Sunday, 15 April 2007
Abenaki Seek Clearer Rules on Selling Crafts
Burlington Free Press
Published: Sunday, April 15, 2007
By Terri Hallenbeck
Free Press Staff Writer
MONTPELIER -- Frustrated because they believe a year-old state law doesn't fill one of the chief goals the Abenaki sought, members
of a state commission are turning back to the Legislature for help.
A law recognizing Abenakis as a minority population in Vermont doesn't go far enough to meet federal laws governing the marketing
of arts and crafts as Abenaki-made, said Mark Mitchell, an Abenaki from Barnet who is chairman of the Vermont Commission on
Native American Affairs.
Although the law states that one of its purposes is to help American Indians in Vermont sell their arts and crafts as native made, it
speaks in general terms about recognition of the Abenaki.
The law reads: "The state of Vermont recognizes the Abenaki people and recognizes all Native American people who reside in
Vermont as a minority population."
William Griffin, chief assistant state attorney general, has told the commission that it doesn't need to recognize specific tribes, but
instead can set up a protocol to approve individual artists.
Mitchell disagrees with Griffin, contending such a system would put artists at odds with the 1990 federal law that's designed to protect
the integrity of American Indian artwork by stipulating that only those from officially recognized tribes may sell their work as such.
Meredith Stanton, executive director of the federal Indian Arts and Crafts Board, backed up his claim.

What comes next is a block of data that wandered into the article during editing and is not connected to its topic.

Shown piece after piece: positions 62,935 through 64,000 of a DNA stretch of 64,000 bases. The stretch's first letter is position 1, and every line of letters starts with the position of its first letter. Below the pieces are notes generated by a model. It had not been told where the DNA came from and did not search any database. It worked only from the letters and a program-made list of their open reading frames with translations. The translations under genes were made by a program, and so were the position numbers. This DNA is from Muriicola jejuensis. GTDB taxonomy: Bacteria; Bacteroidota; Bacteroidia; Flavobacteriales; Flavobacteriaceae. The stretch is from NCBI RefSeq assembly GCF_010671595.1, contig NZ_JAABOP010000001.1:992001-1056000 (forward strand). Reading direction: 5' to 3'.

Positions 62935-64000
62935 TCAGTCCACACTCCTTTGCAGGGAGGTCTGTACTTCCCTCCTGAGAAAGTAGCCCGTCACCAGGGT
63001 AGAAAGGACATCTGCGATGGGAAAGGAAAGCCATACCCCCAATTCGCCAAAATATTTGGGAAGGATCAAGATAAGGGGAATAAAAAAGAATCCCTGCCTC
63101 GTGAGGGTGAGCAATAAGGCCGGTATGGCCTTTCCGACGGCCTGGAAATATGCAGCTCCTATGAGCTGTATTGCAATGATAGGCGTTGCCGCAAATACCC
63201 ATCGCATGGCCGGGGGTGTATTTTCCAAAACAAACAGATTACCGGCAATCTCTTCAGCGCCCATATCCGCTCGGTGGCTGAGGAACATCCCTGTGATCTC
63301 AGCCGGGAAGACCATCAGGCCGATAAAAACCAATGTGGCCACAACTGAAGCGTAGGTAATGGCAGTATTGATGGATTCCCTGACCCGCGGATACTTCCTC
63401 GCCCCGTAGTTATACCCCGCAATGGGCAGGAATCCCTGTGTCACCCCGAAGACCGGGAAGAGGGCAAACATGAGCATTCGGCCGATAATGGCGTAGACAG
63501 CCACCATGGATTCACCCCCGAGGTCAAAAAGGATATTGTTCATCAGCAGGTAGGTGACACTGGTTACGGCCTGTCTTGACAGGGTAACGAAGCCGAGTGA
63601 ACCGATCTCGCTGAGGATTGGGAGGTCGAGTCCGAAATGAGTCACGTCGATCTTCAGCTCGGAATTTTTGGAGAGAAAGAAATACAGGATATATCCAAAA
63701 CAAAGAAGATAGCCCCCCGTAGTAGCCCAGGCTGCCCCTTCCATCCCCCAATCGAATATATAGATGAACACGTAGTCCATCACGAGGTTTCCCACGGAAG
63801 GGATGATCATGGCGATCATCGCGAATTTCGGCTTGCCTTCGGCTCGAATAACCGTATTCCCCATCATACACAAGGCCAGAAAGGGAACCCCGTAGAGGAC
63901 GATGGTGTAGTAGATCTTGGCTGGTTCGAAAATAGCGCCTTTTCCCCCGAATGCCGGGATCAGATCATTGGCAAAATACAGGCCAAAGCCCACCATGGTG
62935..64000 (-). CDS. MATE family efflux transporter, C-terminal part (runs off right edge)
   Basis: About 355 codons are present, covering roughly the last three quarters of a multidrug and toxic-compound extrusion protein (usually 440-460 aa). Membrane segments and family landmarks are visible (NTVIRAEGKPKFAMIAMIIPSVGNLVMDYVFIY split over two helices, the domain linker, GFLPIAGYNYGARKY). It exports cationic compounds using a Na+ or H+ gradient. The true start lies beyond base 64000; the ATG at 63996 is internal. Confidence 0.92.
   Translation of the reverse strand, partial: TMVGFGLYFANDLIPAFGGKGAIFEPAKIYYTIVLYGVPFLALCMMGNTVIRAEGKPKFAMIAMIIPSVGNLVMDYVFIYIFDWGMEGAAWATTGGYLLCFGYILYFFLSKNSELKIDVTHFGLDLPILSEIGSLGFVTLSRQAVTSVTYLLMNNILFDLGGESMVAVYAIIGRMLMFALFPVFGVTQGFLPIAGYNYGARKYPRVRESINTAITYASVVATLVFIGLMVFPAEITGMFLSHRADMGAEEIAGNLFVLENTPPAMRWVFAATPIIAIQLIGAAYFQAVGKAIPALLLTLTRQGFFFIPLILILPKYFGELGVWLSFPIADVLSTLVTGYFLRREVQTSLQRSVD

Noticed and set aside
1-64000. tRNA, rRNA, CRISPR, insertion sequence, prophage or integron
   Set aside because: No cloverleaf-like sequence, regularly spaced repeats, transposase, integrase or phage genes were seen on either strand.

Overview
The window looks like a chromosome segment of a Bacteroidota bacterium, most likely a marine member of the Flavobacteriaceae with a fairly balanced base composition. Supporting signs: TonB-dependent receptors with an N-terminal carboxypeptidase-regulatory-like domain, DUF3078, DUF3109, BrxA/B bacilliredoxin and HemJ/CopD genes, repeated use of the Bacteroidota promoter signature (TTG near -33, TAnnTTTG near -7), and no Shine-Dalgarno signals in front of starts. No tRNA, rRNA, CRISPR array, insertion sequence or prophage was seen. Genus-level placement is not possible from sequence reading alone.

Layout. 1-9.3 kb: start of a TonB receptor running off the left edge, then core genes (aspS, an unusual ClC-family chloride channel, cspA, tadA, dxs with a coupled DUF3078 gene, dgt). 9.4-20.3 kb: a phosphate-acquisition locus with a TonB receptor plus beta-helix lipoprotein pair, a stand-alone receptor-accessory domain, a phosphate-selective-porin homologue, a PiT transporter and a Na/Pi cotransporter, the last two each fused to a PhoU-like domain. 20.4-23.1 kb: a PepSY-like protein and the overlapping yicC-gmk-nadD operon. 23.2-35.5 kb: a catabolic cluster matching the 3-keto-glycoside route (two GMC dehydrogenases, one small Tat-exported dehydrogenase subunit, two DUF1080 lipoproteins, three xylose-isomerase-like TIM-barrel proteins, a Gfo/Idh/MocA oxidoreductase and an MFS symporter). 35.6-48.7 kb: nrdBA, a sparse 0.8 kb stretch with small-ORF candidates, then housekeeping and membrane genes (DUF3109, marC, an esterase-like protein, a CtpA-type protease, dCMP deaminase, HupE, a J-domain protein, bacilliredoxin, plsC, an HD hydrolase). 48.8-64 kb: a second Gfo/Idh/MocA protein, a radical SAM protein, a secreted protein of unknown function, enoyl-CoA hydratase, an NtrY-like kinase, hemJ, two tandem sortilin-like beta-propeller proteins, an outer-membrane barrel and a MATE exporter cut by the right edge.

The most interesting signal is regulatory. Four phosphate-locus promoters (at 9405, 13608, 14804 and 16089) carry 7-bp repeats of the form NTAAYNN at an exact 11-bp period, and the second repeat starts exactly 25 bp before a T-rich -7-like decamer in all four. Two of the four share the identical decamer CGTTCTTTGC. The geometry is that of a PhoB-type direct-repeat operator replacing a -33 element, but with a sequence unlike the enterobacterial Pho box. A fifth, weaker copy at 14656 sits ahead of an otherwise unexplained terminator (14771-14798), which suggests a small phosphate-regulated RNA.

"This individual recognition is not in keeping with what we've dealt with," she said. "The state of Vermont's approach is not typical of
how other states recognize tribes."
"This recognizes that there are Indians in the state of Vermont, but it doesn't tell anybody who they are," said Ken Van Wey, program
assistant at the Indian Arts and Crafts Board. "If pretty much anyone with a driver's license who goes through one or two hoops can be
an artisan, it would dilute the value."
Mitchell hopes he can persuade legislators to go back and specify that the commission is vested with the authority to recognize
specific tribes. That language was in the bill early in the process last year, but was removed before it passed over concerns that
granting recognition to tribes could give the tribe a new argument for federal recognition, which some fear could lead to land claims
that have been made in other states.
"I realized once it got changed it wouldn't amount to anything," said Sen. Vince Illuzzi, R-Essex/Orleans. "That's why I wasn't jumping
up and down with exuberance when the bill was signed into law."
Rep. Carolyn Branagan, R-Georgia, is having an amendment to the law drafted, but said she doesn't think it's needed. "I thought what
the bill did was enough," she said. "I'm hoping a solution can be worked out. An amendment is a last resort."
"We tried very hard to make it so the commission could take the steps appropriate," said Sen. Diane Snelling, R-Chittenden, the
sponsor of last year's legislation. "This is a very complex issue in terms of law and there's a very human side to it that's very
emotional," she said.
Despite the shortcomings he sees in the law, Mitchell said he thinks it's been beneficial. "I look at it as a good law," he said. "The
biggest thing it's done is a more healthy dialogue between the native community and the state. Your voice is heard a little more today.
There is no dispute of whether the Abenaki people exist in Vermont."
Contact Terri Hallenbeck at 229-4126 or email@example.com